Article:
Normally, most fighters keep things that involve their professional career bottled up inside. Former UFC fighter, Vinny Magalhaes, gave some insight into his psyche about the failures in his career. It is a long read, but worth your time if you want to grasp what is really going on in the heads of some of these guys.
Well, about a year ago everyone thought I was retired from professional fighting, because of a post-fight comment I made in my last fight for WSOF. I never should’ve used the word retired, because I still enjoy doing what I do very much. I enjoy competing as I’ve always enjoyed it since my first weeks of Jiu-Jitsu training back in the late 90’s.
Instead of saying that I was retiring, maybe I should’ve just said that I needed some time off. time off to focus on other areas that have consumed too much of my time and most importantly, my mind.
The last fight I was able to train like an athlete was my fight against Matt Hamill, almost 2 years ago. After that fight, I was able to manage to get another win in April of last year. It was my first ever win by decision. Up until that point, all of my wins in MMA had been by submission or TKO. Even though I won that fight with a broken hand, it was the type of matchup that I should’ve secured a quick finish. I still managed to go to a 29-28 decision, winning the first two rounds and losing the last one to an opponent that had all his losses coming via submission to much lesser grapplers than I.
After that fight, I was forced to take some time off because of my broken hand. Even a fight that I was pre-scheduled to fight in July (before signing for the April fight) had been cancelled because of my injury. I ended up having to fight for the WSOF title in October after coming off a hand surgery, changing camps, changing my striking coach, and not feeling mentally or physically prepared for it.
Yet, I still felt like I had to do it and it that had nothing to do with the “warrior spirit” BS that some people use as a reason for why they make those not-so-well-thought-out decisions. I did it because I also had just started my own Jiu-Jitsu program and I needed to take the fight. At that point, fighting and sponsorships were my main source of income, as my new BJJ program was far from being profitable.
That was the fight which during the post-fight interview, out of frustration, I said I wasn’t going to fight anymore. The fact was, that with a loss, I ended up making half of what I could have made if I had won. Time off, retirement, or whatever break I needed to take at that moment was never really an option.
Roughly 3 weeks after that fight, there was the Eddie Bravo Invitational Absolute in which I could have potentially made up to $50k. So, no matter what problems I was going through during that period, I was planning on taking a shot at winning that tournament. If anything; Simply to make up for that extra money that I didn’t make during my last fight. I didn’t get in it with that huge desire to compete, though. Yes, I had to win it all in order to make the money. However, I didn’t have that drive that I normally have when I enter a competition. All I was thinking about was the money, which was not even the reason why I’ve won most of my titles. I’ve won most, if not all of them because I wanted those titles so badly. Money was only a consequence from winning them, but never the reason.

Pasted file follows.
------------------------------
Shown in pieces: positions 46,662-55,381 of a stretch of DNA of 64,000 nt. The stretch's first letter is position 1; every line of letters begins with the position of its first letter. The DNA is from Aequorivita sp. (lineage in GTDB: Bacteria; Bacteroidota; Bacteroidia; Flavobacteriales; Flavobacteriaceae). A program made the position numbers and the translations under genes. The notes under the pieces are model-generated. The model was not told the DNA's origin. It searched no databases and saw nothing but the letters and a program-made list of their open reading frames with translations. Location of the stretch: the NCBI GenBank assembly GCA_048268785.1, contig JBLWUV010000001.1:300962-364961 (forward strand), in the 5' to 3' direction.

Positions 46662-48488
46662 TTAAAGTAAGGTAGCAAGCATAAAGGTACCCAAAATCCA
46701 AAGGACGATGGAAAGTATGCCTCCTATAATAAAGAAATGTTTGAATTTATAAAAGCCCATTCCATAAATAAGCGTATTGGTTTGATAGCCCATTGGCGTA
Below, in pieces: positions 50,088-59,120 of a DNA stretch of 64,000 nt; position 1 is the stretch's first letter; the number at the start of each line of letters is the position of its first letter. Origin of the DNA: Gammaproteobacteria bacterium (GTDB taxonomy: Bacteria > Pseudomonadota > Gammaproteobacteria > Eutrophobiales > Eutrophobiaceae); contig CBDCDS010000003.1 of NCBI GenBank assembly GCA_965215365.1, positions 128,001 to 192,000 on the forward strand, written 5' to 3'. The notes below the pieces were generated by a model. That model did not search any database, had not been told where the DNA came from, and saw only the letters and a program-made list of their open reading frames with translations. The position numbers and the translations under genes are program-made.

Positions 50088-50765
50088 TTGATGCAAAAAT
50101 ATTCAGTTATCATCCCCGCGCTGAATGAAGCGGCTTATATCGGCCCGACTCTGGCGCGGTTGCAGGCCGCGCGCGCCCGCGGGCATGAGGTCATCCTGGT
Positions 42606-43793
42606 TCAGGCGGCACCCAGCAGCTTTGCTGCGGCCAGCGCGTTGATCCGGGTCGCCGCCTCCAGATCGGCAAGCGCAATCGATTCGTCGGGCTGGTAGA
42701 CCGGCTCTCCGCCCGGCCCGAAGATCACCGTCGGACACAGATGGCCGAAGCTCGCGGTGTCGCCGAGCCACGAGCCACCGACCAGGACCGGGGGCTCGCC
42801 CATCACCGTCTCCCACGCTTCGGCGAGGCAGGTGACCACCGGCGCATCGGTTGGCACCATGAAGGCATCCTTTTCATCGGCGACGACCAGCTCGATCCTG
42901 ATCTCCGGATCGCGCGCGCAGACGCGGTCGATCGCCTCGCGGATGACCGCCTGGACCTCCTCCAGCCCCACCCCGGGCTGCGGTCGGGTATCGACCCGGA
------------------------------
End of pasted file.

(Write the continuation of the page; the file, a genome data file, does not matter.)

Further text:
This last year, I haven’t been able to be consistent with training or perform at my best during competition. This weekend I came to realize that the time off that I needed a year ago, it’s way past due.
Soon after losing to Orlando Sanchez (who more than deservingly beat me at my very best) in the ADCC 2015, I believed that I had come so prepared to this event this year, that no one would stop me. Unfortunately, I wasn’t half the athlete or half of the man (physically and mentally) that I was in 2015.
I ended up eliminated in round two in my division. For the first time since I started competing in the ADCC, I pulled my name from the ‘Absolute’ bracket; Even after my name was already in it. That was the moment I started to accept my limitations to compete at the highest level; If I can’t dedicate my life to it the way I should, in order to get the results I know I deserve.
I’m not saying by any means that I’m not competing anymore, nor that I’m not fighting anymore. I just can’t be putting it on the line without being 100%. I can’t put it all on the line when I’m training like a regular Jiu-Jitsu enthusiast with his full-time job; Doing his little 40 minute sessions three times a week to compete against guys with the mindset that I currently don’t have.
Instead, I should be training like a professional. These bad results haven’t been fun at all and I don’t want to be easy work for anyone. With that being said, I’m still thankful for all the support that I get from my family, friends, students, and sponsors; Who, even during this dark period, have been on my side.